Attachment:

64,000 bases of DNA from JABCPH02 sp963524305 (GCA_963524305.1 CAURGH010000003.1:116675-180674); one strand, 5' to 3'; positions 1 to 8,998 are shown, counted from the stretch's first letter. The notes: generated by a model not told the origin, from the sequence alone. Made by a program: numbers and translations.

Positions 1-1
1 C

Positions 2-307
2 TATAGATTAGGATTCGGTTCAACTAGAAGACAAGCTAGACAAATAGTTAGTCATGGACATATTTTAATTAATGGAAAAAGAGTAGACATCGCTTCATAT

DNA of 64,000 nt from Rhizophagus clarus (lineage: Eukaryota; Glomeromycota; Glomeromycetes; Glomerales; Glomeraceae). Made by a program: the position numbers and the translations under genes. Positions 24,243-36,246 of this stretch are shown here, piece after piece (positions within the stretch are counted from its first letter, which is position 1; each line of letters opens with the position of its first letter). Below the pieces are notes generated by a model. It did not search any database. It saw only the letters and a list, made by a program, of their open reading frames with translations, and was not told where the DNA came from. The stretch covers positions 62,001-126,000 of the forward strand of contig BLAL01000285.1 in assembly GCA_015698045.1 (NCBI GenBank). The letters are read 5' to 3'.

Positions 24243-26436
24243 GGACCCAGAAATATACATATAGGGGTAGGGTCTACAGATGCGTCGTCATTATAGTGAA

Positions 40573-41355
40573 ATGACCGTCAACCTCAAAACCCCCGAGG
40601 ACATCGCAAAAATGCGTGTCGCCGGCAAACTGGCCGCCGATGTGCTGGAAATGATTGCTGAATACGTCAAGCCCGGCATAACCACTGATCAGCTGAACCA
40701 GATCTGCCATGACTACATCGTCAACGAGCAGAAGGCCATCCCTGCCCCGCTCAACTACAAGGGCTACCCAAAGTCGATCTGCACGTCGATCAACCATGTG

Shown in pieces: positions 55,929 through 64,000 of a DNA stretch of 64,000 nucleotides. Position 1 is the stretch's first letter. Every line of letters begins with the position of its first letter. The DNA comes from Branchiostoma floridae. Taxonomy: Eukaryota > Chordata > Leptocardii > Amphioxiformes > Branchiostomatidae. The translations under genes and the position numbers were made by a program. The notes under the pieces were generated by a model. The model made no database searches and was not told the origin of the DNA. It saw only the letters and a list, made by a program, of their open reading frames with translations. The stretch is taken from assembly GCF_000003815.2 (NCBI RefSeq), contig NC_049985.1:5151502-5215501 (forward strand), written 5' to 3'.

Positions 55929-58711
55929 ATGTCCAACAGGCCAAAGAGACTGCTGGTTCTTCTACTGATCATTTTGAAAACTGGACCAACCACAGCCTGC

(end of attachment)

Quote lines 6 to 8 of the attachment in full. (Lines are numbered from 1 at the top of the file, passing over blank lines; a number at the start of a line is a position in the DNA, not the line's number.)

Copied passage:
DNA of 64,000 nt from Rhizophagus clarus (lineage: Eukaryota; Glomeromycota; Glomeromycetes; Glomerales; Glomeraceae). Made by a program: the position numbers and the translations under genes. Positions 24,243-36,246 of this stretch are shown here, piece after piece (positions within the stretch are counted from its first letter, which is position 1; each line of letters opens with the position of its first letter). Below the pieces are notes generated by a model. It did not search any database. It saw only the letters and a list, made by a program, of their open reading frames with translations, and was not told where the DNA came from. The stretch covers positions 62,001-126,000 of the forward strand of contig BLAL01000285.1 in assembly GCA_015698045.1 (NCBI GenBank). The letters are read 5' to 3'.

Positions 24243-26436
24243 GGACCCAGAAATATACATATAGGGGTAGGGTCTACAGATGCGTCGTCATTATAGTGAA